The  aforementioned session on political theology at IOTA pointed to the effort of political theology to be the Orthodox voice within the socio-ethical discourse. Political theology has experienced a unique rise within Orthodox theology during the last years, in Russia as well as in the USA and in other countries. Coming from a (German) Catholic tradition, it is impossible to hear about political theology and not to think of Carl Schmitt on the one hand, and Johann Baptist Metz and his school on the other hand. Political theology is a highly charged concept. Of course, it is not an exclusive term, but bearing the meaningful legacy of the term in mind, it seems to be crucial for any new attempt to relate it to its predecessors. In this sense, it is puzzling to recognize within the Orthodox discourse the amount of references to Schmitt, and to almost completely miss references to Metz, Moltmann, Sölle, Manemann, Niebuhr, or the liberation theology in the context of the global South. The reluctance in relation to the tradition of the “new” political theology might be evident in view of its connection to socialist and Marxist thoughts, although reflecting upon the Orthodox ideas of Christian socialism at the beginning of the 20th century are worthwhile. Yet the reception of Schmitt in view of the new rise of religious rhetoric in autocratic political regimes as in Russia is disturbing. In this sense, enforcing a critical evaluation of the legacy of the “first” and of the “new” political theology within Orthodox attempts to create its own approach seems to be highly required.

In the introduction of Political Theologies in Orthodox Christianity (Bloomsbury 2017), political theology is defined as “the ways theologians conceive of the relationship of the Church and the Church’s mission to bring about salvation in relation to the political sphere as a system of power and institutions.” Without questioning the necessity of a systematic attempt on this relationship, it becomes obvious that such an understanding of political theology does not answer to the search for social ethics described above. Of course, politics are connected and overlapping with society, yet it is not the same. Issues of social justice, peace, solidarity, media, ecology, and economy are not completely covered by discussing politics.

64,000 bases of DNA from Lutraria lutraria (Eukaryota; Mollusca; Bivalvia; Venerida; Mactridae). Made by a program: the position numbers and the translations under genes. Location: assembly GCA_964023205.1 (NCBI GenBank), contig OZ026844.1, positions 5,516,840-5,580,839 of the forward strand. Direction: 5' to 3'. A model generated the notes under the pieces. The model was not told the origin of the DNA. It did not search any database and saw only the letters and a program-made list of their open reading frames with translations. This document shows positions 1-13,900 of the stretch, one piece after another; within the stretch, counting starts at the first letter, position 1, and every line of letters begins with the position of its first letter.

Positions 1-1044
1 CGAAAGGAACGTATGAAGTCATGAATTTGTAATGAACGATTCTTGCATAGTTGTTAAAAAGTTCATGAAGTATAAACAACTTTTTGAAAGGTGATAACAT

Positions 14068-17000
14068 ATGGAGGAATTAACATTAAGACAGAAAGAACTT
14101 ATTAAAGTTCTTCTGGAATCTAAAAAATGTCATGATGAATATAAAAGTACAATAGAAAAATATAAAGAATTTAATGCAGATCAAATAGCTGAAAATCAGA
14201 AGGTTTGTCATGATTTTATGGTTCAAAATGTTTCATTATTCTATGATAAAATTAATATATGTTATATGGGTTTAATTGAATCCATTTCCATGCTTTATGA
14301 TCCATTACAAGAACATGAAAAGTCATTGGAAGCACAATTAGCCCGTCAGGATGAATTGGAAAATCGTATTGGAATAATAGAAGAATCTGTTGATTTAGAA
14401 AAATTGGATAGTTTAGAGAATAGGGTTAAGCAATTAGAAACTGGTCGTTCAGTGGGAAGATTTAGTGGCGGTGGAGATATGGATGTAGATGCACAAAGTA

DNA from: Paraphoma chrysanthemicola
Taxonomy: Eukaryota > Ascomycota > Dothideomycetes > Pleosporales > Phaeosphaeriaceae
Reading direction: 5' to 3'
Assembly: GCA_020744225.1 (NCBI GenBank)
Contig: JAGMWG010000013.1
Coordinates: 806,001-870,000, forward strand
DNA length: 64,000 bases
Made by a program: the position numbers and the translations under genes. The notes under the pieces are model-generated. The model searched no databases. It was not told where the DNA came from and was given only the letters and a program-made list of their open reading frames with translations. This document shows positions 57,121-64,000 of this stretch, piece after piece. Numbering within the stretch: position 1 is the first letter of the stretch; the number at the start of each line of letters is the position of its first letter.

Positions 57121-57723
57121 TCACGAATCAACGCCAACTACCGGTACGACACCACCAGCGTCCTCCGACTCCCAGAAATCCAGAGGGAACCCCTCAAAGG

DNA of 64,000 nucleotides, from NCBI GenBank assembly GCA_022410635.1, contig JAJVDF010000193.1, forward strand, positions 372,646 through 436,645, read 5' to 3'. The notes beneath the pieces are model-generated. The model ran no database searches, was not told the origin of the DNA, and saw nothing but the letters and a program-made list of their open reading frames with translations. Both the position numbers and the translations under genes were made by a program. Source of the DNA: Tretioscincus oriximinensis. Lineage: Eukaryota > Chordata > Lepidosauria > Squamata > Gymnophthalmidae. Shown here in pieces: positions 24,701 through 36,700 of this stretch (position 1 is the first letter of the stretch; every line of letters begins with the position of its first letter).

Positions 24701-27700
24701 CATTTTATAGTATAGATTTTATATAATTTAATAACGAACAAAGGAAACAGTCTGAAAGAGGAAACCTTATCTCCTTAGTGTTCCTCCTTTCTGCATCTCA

It may be symptomatic that the social area as the sphere between the individual and the state is missing in this description. Could it be that by developing a political theology, Orthodox theologians revive a symphonic tradition by addressing political elites more than society in socio-ethical issues? If so, the place of Orthodox theological social ethics will remain empty. Yet if it is the aim of the actors of Orthodox political theology to address society and to develop an in-depth-analysis of current social processes in order to find the fitting theological answers, it could be worth evaluating the relationship with social ethics. This could also mean to encourage a synthesis of all the diverse approaches which were present at IOTA. Developing an Orthodox understanding of social ethics could facilitate the theological dialogue on social ethics with other Christian theologies. It could also help to find a critical distance from the highly charged concept of political theology, which obviously demands more additional explanation than it enables a fruitful dialogue.

Regina Elsner is a Catholic theologian and, since September 2017, a researcher at the Centre for East European and International Studies (ZOiS). Within the project ‘Morality instead of peace,’ she is investigating the dynamics of Russian Orthodox social ethics since the fall of the Soviet Union.

Public Orthodoxy seeks to promote conversation by providing a forum for diverse perspectives on contemporary issues related to Orthodox Christianity. The positions expressed in this essay are solely the author’s and do not necessarily represent the views of the editors or the Orthodox Christian Studies Center.